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  2. 8.

    examine some of the current hazards and benefits of space exploration and discuss the future role and implications of space exploration in society

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Strand 3: Chemical world

Students learn about

Students should be able to

1. Building blocks
  1. 1.

    investigate whether mass is unchanged when chemical and physical changes take place 

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  2. 2.

    develop and use models to describe the atomic nature of matter; demonstrate how they provide a simple way to account for the conservation of mass, changes of state, physical change, chemical change, mixtures, and their separation

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  3. 3.

    describe and model the structure of the atom in terms of the nucleus, protons, neutrons and electrons; comparing mass and charge of protons neutrons and electrons

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  4. 4.

    classify substances as elements, compounds, mixtures, metals, non-metals, solids, liquids, gases and solutions

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2. Systems and interactions
  1. 5.

    use the Periodic Table to predict the ratio of atoms in compounds of two elements

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  2. 6.

    investigate the properties of different materials including solubilities, conductivity, melting points and boiling points

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  3. 7.

    investigate the effect of a number of variables on the rate of chemical reactions including the production of common gases and biochemical reactions

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  4. 8.

    investigate reactions between acids and bases; use indicators and the pH scale

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3. Energy
  1. 9.

    consider chemical reactions in terms of energy, using the terms exothermic, endothermic and activation energy, and use simple energy profile diagrams to illustrate energy changes

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4. Sustainability
  1. 10.

    evaluate how humans contribute to sustainability through the extraction, use, disposal, and recycling of materials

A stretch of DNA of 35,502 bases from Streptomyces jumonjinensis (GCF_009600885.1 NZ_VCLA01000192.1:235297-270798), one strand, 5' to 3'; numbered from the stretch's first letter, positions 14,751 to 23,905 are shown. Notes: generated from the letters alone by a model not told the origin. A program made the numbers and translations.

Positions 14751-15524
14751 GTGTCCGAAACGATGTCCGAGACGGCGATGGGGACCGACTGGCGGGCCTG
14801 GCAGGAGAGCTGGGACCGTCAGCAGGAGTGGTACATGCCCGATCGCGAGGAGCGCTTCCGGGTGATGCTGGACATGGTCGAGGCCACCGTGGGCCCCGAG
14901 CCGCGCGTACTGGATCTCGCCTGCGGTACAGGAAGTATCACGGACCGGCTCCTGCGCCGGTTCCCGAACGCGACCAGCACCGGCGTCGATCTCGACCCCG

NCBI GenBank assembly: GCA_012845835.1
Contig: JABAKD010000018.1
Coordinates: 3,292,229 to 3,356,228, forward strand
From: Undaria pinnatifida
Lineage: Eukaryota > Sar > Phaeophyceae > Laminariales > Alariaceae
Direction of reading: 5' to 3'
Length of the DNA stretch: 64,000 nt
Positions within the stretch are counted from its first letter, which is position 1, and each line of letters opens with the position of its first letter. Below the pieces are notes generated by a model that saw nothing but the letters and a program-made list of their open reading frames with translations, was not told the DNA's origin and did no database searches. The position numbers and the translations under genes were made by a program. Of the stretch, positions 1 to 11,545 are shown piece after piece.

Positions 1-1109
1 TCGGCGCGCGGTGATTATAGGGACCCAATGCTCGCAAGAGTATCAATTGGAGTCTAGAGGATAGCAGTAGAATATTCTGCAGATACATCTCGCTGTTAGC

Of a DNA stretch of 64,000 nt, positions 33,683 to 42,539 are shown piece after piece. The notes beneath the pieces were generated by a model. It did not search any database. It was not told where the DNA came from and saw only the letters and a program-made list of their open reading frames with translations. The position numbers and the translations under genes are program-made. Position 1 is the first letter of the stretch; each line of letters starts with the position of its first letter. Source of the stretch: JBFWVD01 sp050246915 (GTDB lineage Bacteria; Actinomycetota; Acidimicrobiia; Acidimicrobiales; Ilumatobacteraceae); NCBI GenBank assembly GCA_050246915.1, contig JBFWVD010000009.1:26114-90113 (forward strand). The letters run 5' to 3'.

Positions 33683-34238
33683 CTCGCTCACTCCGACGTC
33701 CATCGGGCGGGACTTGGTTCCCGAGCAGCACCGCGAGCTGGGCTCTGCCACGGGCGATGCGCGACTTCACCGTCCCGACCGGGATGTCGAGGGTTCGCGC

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Strand 4: Physical world

Students learn about

Students should be able to

1. Building blocks
  1. 1.

    select and use appropriate measuring instruments

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  2. 2.

    identify and measure/calculate length, mass, time, temperature, area, volume, density, speed, acceleration, force, potential difference, current, resistance, electrical power

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2. Systems and interactions
  1. 3.

    investigate patterns and relationships between physical observables

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  2. 4.

    research and discuss a technological application of physics in terms of scientific, societal and environmental impact 

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  3. 5.

    design and build simple electronic circuits

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3. Energy
  1. 6.

    explain energy conservation and analyse processes in terms of energy changes and dissipation

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  2. 7.

    design, build, and test a device that transforms energy from one form to another in order to perform a function; describe the energy changes and ways of improving efficiency

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4. Sustainability
  1. 8.

    research and discuss the ethical and sustainability issues that arise from our generation and consumption of electricity

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Strand 5: Biological world

Students learn about

Students should be able to

1. Building blocks
  1. 1.

    investigate the structures of animal and plant cells and relate them to their functions

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  2. 2.

    describe asexual and sexual reproduction; explore patterns in the inheritance and variation of genetically controlled characteristics

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  3. 3.

    outline evolution by natural selection and how it explains the diversity of living things 

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2. Systems and interactions
  1. 4.

    describe the structure, function, and interactions of the organs of the human digestive, circulatory, and respiratory systems

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  2. 5.

    conduct a habitat study; research and investigate the adaptation, competition and interdependence of organisms within specific habitats and communities

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  3. 6.

    evaluate how human health is affected by: inherited factors and environmental factors including nutrition; lifestyle choices; examine the role of micro-organisms in human health

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3. Energy
  1. 7.

    desribe respiration and photosynthesis as both chemical and biological processes; investigate factors that affect respiration and photosynthesis

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  2. 8.

    explain how matter and energy flow through ecosystems

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4. Sustainability
  1. 9.

    explain human sexual reproduction; discuss medical, ethical, and societal issues

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  2. 10.

    evaluate how humans can successfully conserve ecological biodiversity and contribute to global food production; appreciate the benefits that people obtain from ecosystems